Thursday's Headlines: The rich like to manage their own money, but advisers should not feel threatened by the Internet
The affluent like to get their hands dirty when it comes to their investments, according to Investment News which cites a recent Dow Jones Survey of 1,287 investors with more than $500,000 in investable assets. The survey found that 41 percent use online and discount brokerages to manage their investments; 31 percent use a full-service firm, and 28 percent use independent firms.
OF those who do hire a professional, 70 percent are extremely or very satisfied with the relationship, though top areas for improvement include more information on tax strategies, estate planning and emerging markets and alternative investments.
Loan books at BofA, Wells Fargo, Citi and JPMorgan dropped 7 percent from a year earlier, even as deposits rose 5 percent. [Fortune]
HSBC's investment bank is showing signs of strain with high turnover a year after the Swiss institution hired 1,200 bankers. [WSJ]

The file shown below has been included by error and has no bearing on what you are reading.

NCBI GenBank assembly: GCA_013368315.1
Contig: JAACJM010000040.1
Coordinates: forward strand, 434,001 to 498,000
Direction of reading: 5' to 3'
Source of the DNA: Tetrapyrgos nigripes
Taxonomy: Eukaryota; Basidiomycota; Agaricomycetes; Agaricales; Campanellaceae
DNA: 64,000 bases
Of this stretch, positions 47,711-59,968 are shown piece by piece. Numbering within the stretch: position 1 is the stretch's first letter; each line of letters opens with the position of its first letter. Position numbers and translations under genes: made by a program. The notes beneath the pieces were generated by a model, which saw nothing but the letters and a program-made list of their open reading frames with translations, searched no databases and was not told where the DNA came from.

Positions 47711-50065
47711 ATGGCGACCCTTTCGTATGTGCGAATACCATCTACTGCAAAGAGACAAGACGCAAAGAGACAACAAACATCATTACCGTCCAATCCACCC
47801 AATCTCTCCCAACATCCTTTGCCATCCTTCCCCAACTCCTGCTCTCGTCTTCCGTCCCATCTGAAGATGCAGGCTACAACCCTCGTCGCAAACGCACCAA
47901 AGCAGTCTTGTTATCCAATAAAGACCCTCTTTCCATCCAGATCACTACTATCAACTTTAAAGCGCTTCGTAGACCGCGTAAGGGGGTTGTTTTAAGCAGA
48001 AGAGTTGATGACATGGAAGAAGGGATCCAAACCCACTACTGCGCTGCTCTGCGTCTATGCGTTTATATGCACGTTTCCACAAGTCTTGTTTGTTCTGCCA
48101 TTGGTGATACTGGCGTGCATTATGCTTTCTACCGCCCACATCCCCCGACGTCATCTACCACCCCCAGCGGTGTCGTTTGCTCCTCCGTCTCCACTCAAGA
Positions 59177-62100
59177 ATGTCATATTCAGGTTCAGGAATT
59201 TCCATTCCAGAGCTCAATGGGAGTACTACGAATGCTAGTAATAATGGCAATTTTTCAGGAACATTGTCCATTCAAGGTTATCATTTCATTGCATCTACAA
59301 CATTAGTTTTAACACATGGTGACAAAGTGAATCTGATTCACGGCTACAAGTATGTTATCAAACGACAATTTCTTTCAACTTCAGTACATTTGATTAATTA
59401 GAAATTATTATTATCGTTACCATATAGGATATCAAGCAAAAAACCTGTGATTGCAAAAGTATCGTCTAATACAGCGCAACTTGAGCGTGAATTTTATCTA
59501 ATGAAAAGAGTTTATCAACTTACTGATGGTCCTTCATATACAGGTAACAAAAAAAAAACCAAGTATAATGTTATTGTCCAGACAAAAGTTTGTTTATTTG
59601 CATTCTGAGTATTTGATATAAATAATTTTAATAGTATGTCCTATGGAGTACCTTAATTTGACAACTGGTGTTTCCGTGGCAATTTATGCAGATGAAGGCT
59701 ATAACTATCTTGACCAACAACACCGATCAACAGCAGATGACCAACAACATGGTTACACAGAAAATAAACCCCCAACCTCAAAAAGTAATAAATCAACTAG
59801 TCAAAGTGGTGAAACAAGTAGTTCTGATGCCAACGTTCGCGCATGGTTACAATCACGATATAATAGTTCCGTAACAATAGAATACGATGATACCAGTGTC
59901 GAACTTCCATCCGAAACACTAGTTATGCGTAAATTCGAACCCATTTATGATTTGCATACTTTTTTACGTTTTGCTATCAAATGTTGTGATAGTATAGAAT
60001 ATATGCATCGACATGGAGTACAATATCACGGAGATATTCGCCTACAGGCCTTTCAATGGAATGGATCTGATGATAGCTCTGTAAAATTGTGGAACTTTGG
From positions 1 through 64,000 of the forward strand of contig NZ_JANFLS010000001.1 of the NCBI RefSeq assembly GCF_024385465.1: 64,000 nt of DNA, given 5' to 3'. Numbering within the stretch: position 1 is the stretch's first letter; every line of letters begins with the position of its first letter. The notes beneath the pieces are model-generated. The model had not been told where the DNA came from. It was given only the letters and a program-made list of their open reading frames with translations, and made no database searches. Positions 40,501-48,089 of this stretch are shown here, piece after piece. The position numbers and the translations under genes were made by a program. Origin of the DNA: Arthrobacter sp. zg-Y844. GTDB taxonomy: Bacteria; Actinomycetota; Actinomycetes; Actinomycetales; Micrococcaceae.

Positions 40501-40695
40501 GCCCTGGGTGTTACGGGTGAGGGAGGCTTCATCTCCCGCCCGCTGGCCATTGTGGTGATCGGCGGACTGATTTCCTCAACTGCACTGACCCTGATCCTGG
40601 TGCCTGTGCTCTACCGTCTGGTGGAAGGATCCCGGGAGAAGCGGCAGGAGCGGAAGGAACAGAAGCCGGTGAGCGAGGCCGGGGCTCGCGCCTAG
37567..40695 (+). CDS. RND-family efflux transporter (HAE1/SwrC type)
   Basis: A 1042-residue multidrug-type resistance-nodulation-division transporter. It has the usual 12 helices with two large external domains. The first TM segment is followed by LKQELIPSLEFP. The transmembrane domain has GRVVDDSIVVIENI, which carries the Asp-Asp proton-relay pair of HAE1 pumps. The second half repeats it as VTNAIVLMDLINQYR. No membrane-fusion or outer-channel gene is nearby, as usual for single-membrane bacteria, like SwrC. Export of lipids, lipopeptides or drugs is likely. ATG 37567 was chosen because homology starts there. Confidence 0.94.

Japan's top three banks will book combined losses of $1.9 billion on the Tokyo Electric Power Company. [Reuters]
Cantor Fitzgerald sold $635 million of bonds backed by commercial mortgages in its first sale of the securities. [Bloomberg]
Morgan Stanley's wealth management unit grew its assets by $11.4 billion in the 1Q, despite losing 243 advisers. [Reuters]
BlackRock's 1Q earnings leaped 58% and profit jumped 34% on a rising market. [Bloomberg]
Wells Fargo's 1Q profit climbed 48 percent as costs for soured real-estate and business loans fell; wealth management rose by 8 percent. [Businessweek]
A Battle Royal for Terminated Merrill Lynch Employees (and one wife). [Forbes (blog)]